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Discussion Starter #61
Just found this thread - thanks Sean!
No probs. I've been a Bimota fan since I first saw one back in the early 1990s.

I see tons of $30,000+ Harleys around here all the time, and constantly am thinking what that would get you with a Bimota. It's just a shame they are not appreciated.
I don't know that what you are seeing is under appreciation so much as ignorance or disinterest.

There are few riders in the US with knowledge of Bimota and what the brand once stood for.

That's a good example of ignorance....simply a lack of knowledge.

Not an insult, just fact and application of the appropriate terminology.

Then there are bikers, who have next to no interest in anything not a Harley. Their ideals have nothing to do with actual riding but rather a pack mentality and demonstrating individuality among sameness.

That is my definition of disinterest.


Am I mistaken (hope so), or has Bimota closed it's doors recently? I thought I heard something about the plant closing and all of the bikes and parts being shipped out of the country.
Bimota has been bankrupt several times in recent years. There was a resurrection of the company name, but with little in the way of relationship to the original company.

That resurrection brought some new models but almost all exclusively powered by Ducati engines.

There were a couple BMW powered models in that time but to my knowledge, they were intended for competition rather than commercial sale.

Same goes for the one Honda frame they built for Moto2 competition.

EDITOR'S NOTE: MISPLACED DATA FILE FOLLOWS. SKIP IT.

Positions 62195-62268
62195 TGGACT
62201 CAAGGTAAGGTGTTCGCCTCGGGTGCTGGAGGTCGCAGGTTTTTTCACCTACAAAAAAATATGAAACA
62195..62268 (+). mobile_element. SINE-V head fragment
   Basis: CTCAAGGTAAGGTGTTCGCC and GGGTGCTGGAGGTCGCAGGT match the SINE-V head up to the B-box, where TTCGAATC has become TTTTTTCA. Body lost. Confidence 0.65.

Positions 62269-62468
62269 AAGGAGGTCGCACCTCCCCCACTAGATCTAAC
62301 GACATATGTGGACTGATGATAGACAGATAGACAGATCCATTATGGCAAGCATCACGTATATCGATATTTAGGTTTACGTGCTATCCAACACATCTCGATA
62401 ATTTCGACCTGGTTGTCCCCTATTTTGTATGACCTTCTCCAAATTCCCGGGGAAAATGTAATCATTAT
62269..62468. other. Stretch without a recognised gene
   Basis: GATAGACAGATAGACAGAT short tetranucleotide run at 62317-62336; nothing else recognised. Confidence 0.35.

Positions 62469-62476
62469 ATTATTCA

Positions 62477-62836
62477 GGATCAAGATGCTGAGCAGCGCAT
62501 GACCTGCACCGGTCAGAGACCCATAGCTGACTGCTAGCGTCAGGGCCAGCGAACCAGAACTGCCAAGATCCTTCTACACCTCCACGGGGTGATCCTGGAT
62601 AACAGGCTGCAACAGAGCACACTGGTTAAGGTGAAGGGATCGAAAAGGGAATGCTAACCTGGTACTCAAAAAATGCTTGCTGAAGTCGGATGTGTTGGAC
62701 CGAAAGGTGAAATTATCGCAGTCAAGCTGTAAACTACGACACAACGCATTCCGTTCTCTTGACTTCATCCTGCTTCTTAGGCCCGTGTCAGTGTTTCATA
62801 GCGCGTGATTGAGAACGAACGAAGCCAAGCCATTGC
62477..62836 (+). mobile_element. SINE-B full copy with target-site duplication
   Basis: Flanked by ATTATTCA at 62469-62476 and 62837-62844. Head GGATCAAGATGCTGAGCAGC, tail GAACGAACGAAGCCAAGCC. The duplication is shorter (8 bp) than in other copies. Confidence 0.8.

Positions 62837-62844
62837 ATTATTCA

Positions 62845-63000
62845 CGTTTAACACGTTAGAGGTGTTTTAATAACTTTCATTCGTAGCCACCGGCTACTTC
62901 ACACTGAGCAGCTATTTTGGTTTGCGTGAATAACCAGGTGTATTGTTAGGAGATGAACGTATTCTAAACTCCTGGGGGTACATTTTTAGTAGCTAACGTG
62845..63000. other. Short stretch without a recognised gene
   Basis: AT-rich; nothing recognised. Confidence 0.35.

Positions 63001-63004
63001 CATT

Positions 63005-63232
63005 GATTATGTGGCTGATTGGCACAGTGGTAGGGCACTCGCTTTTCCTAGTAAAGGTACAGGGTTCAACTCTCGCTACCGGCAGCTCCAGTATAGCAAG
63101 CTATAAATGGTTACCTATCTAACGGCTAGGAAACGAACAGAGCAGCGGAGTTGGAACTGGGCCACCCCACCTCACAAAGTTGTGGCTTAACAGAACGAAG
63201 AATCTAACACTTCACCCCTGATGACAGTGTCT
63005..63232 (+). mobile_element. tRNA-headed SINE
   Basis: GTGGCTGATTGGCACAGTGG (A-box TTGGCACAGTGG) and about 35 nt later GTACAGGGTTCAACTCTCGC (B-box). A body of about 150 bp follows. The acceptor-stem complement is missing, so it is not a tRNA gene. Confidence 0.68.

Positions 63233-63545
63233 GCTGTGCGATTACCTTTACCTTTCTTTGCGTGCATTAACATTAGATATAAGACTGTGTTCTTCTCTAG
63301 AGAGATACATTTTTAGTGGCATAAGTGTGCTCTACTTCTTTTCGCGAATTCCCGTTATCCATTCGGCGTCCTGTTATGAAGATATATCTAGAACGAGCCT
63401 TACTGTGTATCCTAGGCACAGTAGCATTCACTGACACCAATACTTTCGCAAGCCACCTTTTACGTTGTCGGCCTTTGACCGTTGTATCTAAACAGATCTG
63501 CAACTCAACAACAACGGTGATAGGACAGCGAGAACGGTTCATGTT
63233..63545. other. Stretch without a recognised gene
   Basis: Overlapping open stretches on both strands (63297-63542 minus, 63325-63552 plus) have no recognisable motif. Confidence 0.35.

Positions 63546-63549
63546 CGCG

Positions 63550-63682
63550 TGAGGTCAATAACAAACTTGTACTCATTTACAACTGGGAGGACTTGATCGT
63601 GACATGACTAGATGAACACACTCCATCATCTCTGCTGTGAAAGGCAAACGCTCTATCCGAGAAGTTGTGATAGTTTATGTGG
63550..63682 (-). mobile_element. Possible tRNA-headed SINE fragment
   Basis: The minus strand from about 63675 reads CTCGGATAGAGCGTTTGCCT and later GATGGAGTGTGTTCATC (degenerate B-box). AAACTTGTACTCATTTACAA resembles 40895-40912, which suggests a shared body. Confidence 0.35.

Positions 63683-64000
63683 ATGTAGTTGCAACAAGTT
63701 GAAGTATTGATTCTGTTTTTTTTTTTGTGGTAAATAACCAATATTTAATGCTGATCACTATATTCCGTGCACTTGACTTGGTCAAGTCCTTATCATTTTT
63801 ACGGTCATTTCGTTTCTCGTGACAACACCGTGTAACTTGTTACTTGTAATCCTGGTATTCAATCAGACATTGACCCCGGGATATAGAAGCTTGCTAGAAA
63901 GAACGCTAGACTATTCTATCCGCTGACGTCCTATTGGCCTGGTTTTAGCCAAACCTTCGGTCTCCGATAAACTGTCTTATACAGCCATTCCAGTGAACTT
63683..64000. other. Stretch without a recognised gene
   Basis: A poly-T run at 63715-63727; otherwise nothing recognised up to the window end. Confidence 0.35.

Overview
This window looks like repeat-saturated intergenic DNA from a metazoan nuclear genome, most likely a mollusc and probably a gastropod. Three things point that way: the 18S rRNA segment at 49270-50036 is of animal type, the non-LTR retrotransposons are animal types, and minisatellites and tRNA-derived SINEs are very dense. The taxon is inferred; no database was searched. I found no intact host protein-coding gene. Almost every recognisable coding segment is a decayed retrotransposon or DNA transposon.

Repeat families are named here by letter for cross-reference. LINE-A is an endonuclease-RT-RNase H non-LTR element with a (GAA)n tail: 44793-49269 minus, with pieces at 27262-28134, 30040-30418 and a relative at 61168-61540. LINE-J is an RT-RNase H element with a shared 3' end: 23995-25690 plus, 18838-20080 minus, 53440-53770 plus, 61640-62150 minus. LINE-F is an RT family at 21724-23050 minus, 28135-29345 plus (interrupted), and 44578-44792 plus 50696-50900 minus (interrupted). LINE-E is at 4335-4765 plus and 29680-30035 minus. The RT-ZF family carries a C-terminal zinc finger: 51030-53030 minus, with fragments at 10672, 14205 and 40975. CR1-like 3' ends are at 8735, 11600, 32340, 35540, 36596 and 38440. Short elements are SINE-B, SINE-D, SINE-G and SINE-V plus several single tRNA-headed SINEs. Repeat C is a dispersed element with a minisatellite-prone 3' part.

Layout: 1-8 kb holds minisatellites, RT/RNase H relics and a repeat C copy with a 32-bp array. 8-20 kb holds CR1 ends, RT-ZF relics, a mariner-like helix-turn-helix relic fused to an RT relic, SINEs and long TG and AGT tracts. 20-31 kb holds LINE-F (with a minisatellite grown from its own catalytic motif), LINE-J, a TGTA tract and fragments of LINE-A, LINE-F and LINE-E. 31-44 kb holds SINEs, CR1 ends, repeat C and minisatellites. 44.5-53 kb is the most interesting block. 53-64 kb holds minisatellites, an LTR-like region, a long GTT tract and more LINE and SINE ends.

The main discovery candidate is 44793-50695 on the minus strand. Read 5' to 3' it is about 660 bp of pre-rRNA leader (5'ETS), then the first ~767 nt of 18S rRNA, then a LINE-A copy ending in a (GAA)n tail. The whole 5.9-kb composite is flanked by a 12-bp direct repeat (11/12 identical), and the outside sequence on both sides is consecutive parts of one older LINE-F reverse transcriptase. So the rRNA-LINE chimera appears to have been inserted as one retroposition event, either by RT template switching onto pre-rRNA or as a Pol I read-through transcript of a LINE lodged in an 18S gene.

I do not know what their current status is beyond some rumors that have circulated around the web recently.
One resource is Bimota Spirit in Raleigh NC. They are a dealer and have an active website as well as a facebook page for furture reference:

https://www.bimotaspirit.com

https://www.facebook.com/Bimota-Spirit-138270249232/

The wikipedia page for Bimota doesn't have any real information beyond the 2003 revival or resurrection of the company.
https://en.wikipedia.org/wiki/Bimota

The Bimota Italy website doesn't look like it has had an update since sometime in 2015:
http://bimota.it/en/

The last rumor I heard was the company that was resurrected in 2003 went bankrupt again in 2016 and was purchased by a company in Switzerland.

That is rumor and I cannot find any substantiating information about it. That's about it for now...I'll revisit this thread if I find out anything further.......sean
 
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Discussion Starter #62 (Edited)
Am I mistaken (hope so), or has Bimota closed it's doors recently? I thought I heard something about the plant closing and all of the bikes and parts being shipped out of the country.
Cruising around the web today for something to read, I happened across this article in Cycle World online:

https://www.cycleworld.com/storied-italian-motorcycle-company-bimota-hits-another-bump-in-road#page-2